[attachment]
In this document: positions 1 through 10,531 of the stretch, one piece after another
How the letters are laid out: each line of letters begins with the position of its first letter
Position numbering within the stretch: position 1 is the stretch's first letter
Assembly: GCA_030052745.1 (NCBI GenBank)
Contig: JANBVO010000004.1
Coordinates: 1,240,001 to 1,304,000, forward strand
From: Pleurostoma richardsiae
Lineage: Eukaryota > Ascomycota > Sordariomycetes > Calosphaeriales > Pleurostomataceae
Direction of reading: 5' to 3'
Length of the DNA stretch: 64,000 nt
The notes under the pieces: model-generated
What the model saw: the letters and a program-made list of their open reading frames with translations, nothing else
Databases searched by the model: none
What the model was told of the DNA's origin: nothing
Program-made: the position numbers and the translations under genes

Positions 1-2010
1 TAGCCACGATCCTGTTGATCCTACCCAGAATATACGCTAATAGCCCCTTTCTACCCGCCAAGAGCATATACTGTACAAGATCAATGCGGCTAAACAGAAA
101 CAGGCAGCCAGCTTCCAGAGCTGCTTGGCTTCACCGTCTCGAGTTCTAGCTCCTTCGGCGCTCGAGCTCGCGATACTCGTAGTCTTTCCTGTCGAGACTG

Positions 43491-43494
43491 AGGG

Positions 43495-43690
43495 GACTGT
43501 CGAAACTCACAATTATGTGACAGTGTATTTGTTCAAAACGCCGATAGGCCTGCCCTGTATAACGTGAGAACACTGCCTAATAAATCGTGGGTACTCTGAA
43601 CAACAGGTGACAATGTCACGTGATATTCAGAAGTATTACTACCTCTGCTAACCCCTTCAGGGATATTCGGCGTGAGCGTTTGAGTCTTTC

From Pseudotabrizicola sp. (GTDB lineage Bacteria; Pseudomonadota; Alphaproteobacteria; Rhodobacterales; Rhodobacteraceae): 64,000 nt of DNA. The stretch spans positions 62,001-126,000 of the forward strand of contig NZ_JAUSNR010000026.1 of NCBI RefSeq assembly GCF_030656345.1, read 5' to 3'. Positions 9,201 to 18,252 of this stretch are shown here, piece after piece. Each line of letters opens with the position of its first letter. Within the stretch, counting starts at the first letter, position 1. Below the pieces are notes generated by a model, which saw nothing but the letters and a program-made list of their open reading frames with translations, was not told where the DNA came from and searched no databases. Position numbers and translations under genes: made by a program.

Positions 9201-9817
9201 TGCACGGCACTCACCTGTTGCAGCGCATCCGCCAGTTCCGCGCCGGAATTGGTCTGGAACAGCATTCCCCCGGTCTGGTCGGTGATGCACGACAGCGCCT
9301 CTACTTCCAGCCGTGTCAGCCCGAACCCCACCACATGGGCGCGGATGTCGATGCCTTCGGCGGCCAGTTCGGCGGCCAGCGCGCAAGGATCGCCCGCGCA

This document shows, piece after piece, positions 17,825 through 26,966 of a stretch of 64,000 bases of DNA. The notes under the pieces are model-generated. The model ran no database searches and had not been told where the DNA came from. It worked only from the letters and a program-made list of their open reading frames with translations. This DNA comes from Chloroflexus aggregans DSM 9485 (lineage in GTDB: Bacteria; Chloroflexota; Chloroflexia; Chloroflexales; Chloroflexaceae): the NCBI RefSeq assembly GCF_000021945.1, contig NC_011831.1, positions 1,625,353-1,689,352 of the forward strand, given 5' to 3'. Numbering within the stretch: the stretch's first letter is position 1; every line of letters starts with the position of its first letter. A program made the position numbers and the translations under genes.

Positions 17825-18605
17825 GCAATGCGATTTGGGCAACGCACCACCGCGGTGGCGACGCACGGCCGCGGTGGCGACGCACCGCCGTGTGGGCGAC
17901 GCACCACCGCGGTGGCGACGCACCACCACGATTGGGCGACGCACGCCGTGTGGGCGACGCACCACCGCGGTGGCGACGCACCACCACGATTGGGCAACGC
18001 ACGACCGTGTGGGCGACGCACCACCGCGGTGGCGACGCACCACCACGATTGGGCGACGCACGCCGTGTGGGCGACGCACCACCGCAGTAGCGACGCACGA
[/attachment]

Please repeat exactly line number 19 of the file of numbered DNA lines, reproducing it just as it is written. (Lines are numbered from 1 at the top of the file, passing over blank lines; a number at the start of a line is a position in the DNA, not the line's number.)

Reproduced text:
Positions 43491-43494